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3 stories can teach us some important lessons about how to deal with urgent cases of heart disease

Everyone in the United States has likely experienced heart disease, either personally or through a friend or family member. Approximately 659,000 individuals per year die from heart disease, and more than 800,000 suffer heart attacks, according to the Centers for Disease Control and Prevention. It’s a disease that requires constant diligence because of its prevalence.

After 40 years as an emergency room, urgent care, and family doctor, I know that diagnosing heart disease is fraught with danger. If you write off cardiac pain as chest wall pain, for example, you might cost a patient his life. Complacency is the greatest enemy for a practicing physician.

As a young doctor, I enjoyed moonlighting in emergency rooms, usually at night after I had worked in my office during the day. The ER was great training, and I believe it made me a much better family doctor. It was exciting, stimulating, and even fun to face the many challenges.

One of the best ways to teach the fundamentals of heart disease is through anecdotes. Anecdotes won’t usually get someone published in a medical journal, but they serve a useful purpose. I’ve selected three cases representative of heart disease. While all three happen to be male, heart disease is also the No. 1 cause of death for females. It can be much more difficult to diagnose cardiac disease in women because of an absence of the “classic” symptoms of heart disease.

The three patients I’ve chosen include Bob, a 54-year-old aircraft mechanic; Mr. Graham, a 70-year-old cowboy; and Ray, a 57-year-old man whose case wound up in a malpractice trial.


Occasionally, my private practice and the ER would intersect. One evening when I was working the ER, Bob showed up with a worried look on his face as he clutched his chest. I immediately grabbed his chart and began questioning him and his wife. He had been in good health, with only a mild elevation of his blood pressure that was well-controlled with medication. I inquired if he had been doing anything unusual that might have brought on his chest discomfort.

“Yeah, Doc,” he said. “I was helping my neighbor push a car when this tearing sensation started in my chest. Oh, and we were pushing the car uphill.”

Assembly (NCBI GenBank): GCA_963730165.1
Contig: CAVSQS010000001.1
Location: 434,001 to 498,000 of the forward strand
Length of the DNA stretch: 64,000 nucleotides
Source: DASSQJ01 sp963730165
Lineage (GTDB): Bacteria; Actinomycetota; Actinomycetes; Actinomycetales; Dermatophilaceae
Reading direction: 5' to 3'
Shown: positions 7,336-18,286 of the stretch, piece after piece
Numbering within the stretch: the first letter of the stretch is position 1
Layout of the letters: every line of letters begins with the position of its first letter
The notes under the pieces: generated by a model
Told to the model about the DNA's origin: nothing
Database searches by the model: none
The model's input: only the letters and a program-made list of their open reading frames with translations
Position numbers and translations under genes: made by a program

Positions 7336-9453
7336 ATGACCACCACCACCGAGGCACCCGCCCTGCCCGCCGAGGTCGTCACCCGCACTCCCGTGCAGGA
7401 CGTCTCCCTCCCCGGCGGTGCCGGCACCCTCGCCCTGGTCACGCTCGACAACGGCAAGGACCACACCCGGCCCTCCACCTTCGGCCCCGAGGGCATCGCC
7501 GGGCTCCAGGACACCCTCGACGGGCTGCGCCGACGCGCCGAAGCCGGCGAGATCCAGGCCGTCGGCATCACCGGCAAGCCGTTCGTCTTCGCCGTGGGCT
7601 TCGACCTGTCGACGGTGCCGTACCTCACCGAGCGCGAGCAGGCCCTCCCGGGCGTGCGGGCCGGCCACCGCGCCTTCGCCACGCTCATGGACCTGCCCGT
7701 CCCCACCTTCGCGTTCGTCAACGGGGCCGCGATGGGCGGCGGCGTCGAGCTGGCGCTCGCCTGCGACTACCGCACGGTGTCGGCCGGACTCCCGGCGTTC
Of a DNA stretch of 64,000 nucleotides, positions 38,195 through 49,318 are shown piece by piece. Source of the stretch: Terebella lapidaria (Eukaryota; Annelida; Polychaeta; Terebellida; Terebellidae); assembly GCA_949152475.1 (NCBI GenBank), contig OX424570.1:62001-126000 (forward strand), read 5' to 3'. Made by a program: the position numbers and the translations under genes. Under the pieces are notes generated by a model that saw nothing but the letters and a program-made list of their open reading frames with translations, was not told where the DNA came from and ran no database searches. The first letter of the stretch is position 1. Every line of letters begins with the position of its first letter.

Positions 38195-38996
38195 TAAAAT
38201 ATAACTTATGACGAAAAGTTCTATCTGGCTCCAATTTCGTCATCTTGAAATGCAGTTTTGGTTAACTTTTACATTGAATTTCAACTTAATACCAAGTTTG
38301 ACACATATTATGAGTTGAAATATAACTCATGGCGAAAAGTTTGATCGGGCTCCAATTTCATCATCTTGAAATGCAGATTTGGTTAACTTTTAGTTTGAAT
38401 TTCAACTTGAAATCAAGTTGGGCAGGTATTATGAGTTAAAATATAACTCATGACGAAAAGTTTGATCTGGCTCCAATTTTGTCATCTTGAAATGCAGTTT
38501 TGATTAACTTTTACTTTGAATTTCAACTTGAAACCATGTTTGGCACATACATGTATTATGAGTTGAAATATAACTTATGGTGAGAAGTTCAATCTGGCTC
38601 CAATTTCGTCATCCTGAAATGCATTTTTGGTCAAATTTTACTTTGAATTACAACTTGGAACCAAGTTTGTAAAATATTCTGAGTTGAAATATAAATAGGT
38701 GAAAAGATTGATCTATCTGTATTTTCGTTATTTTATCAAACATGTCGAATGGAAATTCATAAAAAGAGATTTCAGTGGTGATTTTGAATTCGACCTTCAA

Seasoned physicians all agree that it’s the history provided by the patient that’s the most important part of the encounter. I needed to go no further with an exam, lab, or x-ray. The diagnosis was readily apparent. Bob described his chest pain as radiating to his upper back. His vital signs were normal; however, his skin was pale and clammy. I ordered a stat CT scan of the chest and anxiously awaited the results.

When the CT results finally appeared, I was stunned with the “NORMAL EXAM” written across the form. It couldn’t be possible. I returned to the bedside where Bob looked the same; still unable to find a comfortable position and in obvious distress. Refusing to accept the radiologist’s report, I pondered my next move.

I just happened to see a cardiovascular surgeon friend of mine passing through the ER. I presented Bob’s case to him, and he agreed that Bob’s story and the CT results didn’t match. He suggested a transesophageal echocardiogram. Another colleague, a cardiologist, also just happened to be in the ER, and he agreed to do the test immediately. And there it was; Bob had an enormous dissecting aneurysm of the aorta, the largest artery in the human body.

Cardiovascular surgery whisked him off to the operating room, where the aneurysm was successfully repaired. Bob was one of the lucky 50 percent to survive this risky surgery.

I went to the radiology department to question the radiologist who misread Bob’s CT scan. He said all he could figure was that the aneurysm was so big that he couldn’t see it.

I’m not throwing stones; radiologists have saved my butt numerous times. Bob’s chest discomfort was dramatic, with an inciting event that was significant (pushing a car uphill). But as I alluded to earlier, in women, symptoms often aren’t described as “an elephant sitting on my chest.” A female may experience only vague chest discomfort and little to none of the associated symptoms. Most women won’t give you a history of tearing chest pain after pushing a car uphill. Thus, the index of suspicion for heart disease must always be greater in females.

Mr Graham

Our second patient was Mr Graham, an old rancher in his mid to late 70s who had been drinking coffee and smoking a cigarette at the Top Rail Café, conveniently located across the highway from my clinic. Mr Graham didn’t bother much with medical care; his philosophy was if it ain’t broke, don’t fix it.

While working on his second cup of coffee, Mr Graham noticed that his “indigestion” was worse than normal. He walked across the highway to my office and asked if we had anything for indigestion. My nurse observed that he appeared pale, diaphoretic (sweaty), and a bit unsteady on his feet. She whisked him back to the treatment area where a quick set of vital signs looked worrisome. His blood pressure was low, and his heart rate was very rapid; not a good combination. His exam was largely normal, except for his abdomen, which revealed a large pulsating mass.